Alan N. Shapiro, Visiting Professor in Transdisciplinary Design, Folkwang University of the Arts, Essen, Germany

Blog and project archive about transdisciplinary design, media theory and creative coding

Time-Memory-Experience (part 3 of 4), by Anja Wiesinger

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The Optical Unconscious in Benjamin and Krauss

from the Time-Memory Experience project

(this is part 3 of a 4-part essay)

by Anja Wiesinger

The Optical Unconscious in Walter Benjamin’s writing appears first in „A little history of photography“ (1931), which Benjamin wrote a few years prior to the famous Artwork essay. In the photography essay, Benjamin describes how photography evolved from the portrait photography of the early days of the technology in the middle of the 19th century to the Paris recordings by Eugene Agdet’s in the 1920s to the applications of the mass media. The early portrait technique didn’t allow for short exposure time. The model would have to sit and hold out longer. Benjamin saw in those pictures a captured auratic appearance, manifested in the gaze of the person, looking outside of the picture into an undetermined distance, as well as in the material features of the Daguerreotype, which left traces of light on the photo paper.

Benjamin concluded that the auratic phenomenon is caught in an older appearance, that it is the view of the portrayed person, because it attains to the cultic mode of observation, which is a contemplative attitude of the subject towards a sacral object.

By contrast, Eugene Atget’s recordings of Paris’ empty streets bear a different kind of aura. Through the quietly missing and drawn away („Verschollene und Verschlagende“ 157) which the picture brings out and to the consciousness of the viewer, history itself is charged with aura, which has been lifted from the portrayed person. Benjamin noted that through the lens of the objective things appeared much larger than when viewed with the human eye, which sets forth a different kind of perception. There is a different picture revealing itself to human vision:

„Es ist ja eine andere Natur, welche zur Kamera als welche zum Auge spricht; anders vor allem so, daß an die Stelle eines vom Menschen mit Bewusstsein durchwirkten Raums ein unbewusst durchwirkter tritt.“ 158

This technical image shows, as compared to painted landscapes, not an optical distance, but the disclosing of microstructures.

The optical unconscious makes an appearance in Benjamin’s Artwork essay, once again, making a reference to the stretching/expansion of time and space though the camera eye. It is possible to see new modes of movement, something that has a floating, sliding and celestial quality. Benjamin concludes that the human perception of space, which is informed by our consciousness, is supplemented by an unconscious one. (160) It hence depends on the relationship of the subject to its object, which means its understanding/notion of the essence of the technic / technological, which includes a human experience, in other words, one that makes technic it’s organ. (161) Benjamin puts it like this: “yet what determines photography is the relationship of the photographer subject towards his technical device.” (162)

The optical unconscious references two different discursive mental frameworks. One is the optical, which Benjamin, as is well known, draws from the pairing optical-tactical made by the art historian Alois Riegl (1858-1905). This first aspect underlines that aura is not something tangible but entails something inaccessible. The second aspect, the unconscious, is taken from the theories of Sigmund Freud. As I explained before, for Freud, the unconscious is the part of the psychic apparatus that absorbs experiences not being tackled properly and installed as a memory, and which then manifest as a symptom in the actions and thoughts of the subject.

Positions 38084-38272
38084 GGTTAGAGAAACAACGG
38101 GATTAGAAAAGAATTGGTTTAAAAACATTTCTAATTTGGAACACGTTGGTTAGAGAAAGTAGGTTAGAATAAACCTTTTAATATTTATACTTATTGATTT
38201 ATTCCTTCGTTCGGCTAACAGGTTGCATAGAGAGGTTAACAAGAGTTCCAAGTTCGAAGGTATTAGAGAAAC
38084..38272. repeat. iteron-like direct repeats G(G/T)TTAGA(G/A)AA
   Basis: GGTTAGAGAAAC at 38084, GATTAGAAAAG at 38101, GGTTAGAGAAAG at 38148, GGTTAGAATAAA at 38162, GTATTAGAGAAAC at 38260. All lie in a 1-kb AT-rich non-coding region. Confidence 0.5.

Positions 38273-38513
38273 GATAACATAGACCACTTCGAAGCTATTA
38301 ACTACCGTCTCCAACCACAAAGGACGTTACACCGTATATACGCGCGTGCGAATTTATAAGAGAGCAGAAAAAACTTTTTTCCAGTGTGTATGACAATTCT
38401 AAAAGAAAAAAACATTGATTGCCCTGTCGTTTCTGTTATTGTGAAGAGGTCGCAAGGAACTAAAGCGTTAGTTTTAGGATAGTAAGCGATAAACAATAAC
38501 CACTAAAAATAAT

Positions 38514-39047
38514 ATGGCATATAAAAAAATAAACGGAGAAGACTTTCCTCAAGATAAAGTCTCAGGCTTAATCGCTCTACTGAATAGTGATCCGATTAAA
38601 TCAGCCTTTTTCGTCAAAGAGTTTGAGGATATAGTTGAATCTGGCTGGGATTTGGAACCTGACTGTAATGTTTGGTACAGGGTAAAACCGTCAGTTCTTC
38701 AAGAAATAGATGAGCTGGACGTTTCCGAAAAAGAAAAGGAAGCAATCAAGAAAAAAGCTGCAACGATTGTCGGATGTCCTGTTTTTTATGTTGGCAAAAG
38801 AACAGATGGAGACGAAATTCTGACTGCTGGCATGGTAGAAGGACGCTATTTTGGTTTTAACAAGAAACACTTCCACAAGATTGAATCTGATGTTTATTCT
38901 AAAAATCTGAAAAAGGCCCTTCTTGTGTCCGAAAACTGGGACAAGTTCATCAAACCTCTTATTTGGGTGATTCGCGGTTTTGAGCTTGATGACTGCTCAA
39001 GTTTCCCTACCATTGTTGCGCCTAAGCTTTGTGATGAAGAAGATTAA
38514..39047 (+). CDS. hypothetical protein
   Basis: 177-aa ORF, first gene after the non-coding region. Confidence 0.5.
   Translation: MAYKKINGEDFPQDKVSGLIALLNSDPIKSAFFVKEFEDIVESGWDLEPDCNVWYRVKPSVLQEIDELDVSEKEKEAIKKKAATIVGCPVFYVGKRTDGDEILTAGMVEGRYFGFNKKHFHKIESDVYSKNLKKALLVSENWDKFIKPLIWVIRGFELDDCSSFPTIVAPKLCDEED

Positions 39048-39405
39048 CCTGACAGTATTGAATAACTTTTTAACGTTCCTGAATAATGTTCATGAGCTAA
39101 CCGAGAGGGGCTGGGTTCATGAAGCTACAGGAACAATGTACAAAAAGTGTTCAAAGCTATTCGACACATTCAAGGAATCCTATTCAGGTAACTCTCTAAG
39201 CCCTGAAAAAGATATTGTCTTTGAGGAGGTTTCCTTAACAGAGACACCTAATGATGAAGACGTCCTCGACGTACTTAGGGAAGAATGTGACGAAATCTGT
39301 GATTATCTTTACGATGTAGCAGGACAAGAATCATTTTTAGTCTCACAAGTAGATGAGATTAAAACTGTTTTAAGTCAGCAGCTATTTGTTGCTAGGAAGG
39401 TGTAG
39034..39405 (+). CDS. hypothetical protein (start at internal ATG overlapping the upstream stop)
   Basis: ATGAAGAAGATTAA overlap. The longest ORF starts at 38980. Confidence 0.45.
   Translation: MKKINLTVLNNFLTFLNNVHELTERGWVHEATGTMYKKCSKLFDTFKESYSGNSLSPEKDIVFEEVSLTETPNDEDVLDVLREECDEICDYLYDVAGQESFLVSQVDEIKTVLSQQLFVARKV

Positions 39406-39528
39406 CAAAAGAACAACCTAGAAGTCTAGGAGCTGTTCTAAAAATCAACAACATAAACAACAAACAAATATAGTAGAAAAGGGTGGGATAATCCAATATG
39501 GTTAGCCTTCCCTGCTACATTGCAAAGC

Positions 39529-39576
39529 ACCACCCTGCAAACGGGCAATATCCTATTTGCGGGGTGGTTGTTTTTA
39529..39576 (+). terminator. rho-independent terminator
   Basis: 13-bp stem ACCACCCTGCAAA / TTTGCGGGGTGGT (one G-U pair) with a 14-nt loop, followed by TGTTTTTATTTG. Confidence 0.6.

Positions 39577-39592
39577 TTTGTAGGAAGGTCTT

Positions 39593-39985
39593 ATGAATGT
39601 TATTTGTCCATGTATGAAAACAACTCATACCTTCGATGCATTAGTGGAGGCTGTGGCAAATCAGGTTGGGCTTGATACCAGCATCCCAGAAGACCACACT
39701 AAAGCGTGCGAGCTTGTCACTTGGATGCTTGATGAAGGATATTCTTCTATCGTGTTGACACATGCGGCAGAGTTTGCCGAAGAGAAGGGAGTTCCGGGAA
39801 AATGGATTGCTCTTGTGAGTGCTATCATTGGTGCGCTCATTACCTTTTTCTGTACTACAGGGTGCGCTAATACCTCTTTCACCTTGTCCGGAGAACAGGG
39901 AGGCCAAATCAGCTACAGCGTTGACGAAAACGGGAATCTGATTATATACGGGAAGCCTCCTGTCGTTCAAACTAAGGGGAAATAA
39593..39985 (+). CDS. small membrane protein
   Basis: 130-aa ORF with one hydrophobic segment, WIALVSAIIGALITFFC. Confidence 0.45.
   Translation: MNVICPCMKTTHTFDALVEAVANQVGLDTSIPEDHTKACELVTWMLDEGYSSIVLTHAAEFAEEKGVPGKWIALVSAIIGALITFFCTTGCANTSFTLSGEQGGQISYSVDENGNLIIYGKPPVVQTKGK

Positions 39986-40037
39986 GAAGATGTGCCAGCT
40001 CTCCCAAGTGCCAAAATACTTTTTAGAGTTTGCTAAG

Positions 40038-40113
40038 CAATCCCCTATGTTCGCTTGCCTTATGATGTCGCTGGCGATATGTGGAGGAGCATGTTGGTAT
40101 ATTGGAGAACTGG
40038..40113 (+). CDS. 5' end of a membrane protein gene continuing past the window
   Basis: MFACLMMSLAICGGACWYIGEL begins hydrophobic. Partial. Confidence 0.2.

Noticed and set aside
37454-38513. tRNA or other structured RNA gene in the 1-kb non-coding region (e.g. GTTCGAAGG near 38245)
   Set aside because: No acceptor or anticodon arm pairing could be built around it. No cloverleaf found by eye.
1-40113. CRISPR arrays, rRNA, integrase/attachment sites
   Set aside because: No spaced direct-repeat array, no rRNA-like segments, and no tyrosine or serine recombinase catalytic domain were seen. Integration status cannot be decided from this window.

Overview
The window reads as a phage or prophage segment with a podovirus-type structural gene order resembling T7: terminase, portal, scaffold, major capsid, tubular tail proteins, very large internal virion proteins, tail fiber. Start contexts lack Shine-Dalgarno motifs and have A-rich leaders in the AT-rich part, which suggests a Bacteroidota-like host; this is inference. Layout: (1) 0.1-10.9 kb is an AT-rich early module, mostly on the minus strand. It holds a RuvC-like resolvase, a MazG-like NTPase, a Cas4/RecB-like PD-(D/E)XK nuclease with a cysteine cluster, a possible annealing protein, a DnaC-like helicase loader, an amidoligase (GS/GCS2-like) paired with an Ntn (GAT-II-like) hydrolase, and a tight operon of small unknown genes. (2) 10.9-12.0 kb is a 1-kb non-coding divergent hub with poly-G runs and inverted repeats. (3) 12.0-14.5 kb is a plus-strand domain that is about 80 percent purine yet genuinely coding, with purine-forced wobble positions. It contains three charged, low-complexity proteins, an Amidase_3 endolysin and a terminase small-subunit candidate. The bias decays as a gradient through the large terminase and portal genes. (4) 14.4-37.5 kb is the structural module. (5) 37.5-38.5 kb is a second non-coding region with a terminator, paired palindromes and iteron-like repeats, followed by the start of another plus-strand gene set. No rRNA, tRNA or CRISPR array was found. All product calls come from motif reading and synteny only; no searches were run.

Benjamin and Freud apply the same method: Reduction of the distance towards the objects by cutting through it


A few scholars, among them Jutta Wiegman, argue that Walter Benjamin transferred Freud’s symptomatic psychic analysis of the individual onto the collective. For Benjamin, modernization, which happened parallel with technologisation or mechanization in the industrial age, eliminated a prior balance between humans and nature. Reality appeared to become superior through the acceleration of everyday life by way of mobilization, and the alienation of work though machines and so on. According to Benjamin, this traumatic experience open the way to the presence of something that is not coped with. The machine world appeared as a mysterious superpower (similar to the wild, cruel animal nature) that the individual is subjected to. Thereby, a second technique (the machines) turns back into first nature (mysterious primitive nature).

But Benjamin also suggests a healing methodology for people to help cope with this sensory overload. A certain use of technology can have this healing power. In this particular case, it is photography which creates new strategies of defense and helps become accustomed to the acceleration.

In the context of the optical, Benjamin offers to us a complementary partner, the tactical as method, which he describes in the image or metaphor of the surgeon. Several times he compares the cameraman with the surgeon; it is he who, via technical tools, hacks an image into pieces and puts it together in a new way. Both the surgeon and the cameraman intervene into the cellular textures or the microstructures.

In order to disclose the suppressed events of history, Benjamin’s tactic was to blow open the superficial appearances. In this moment the optical, which had unleashed a memory, changes to the tactile, which triggers an action by the subject, leading to the reduction of the formerly installed distance between subject and object and ultimately to the overcoming of the trauma.

Both Freud and Benjamin make use of the same method for revealing the suppressed memory to consciousness. Which is by way of destroying the distance between subject and object, by penetrating the object operatively, by dissecting the object or the image.

We shift now to the body, not only the body of the object, but also the body of the subject, which participates in the process of perception.

This brings in the role of the body, and another thinker who has adapted Benjamin and Freud through Benjamin to make for an alternative history of vision that includes the subject’s body: Rosalind Krauss.

Rosalind Krauss’ Optical Unconscious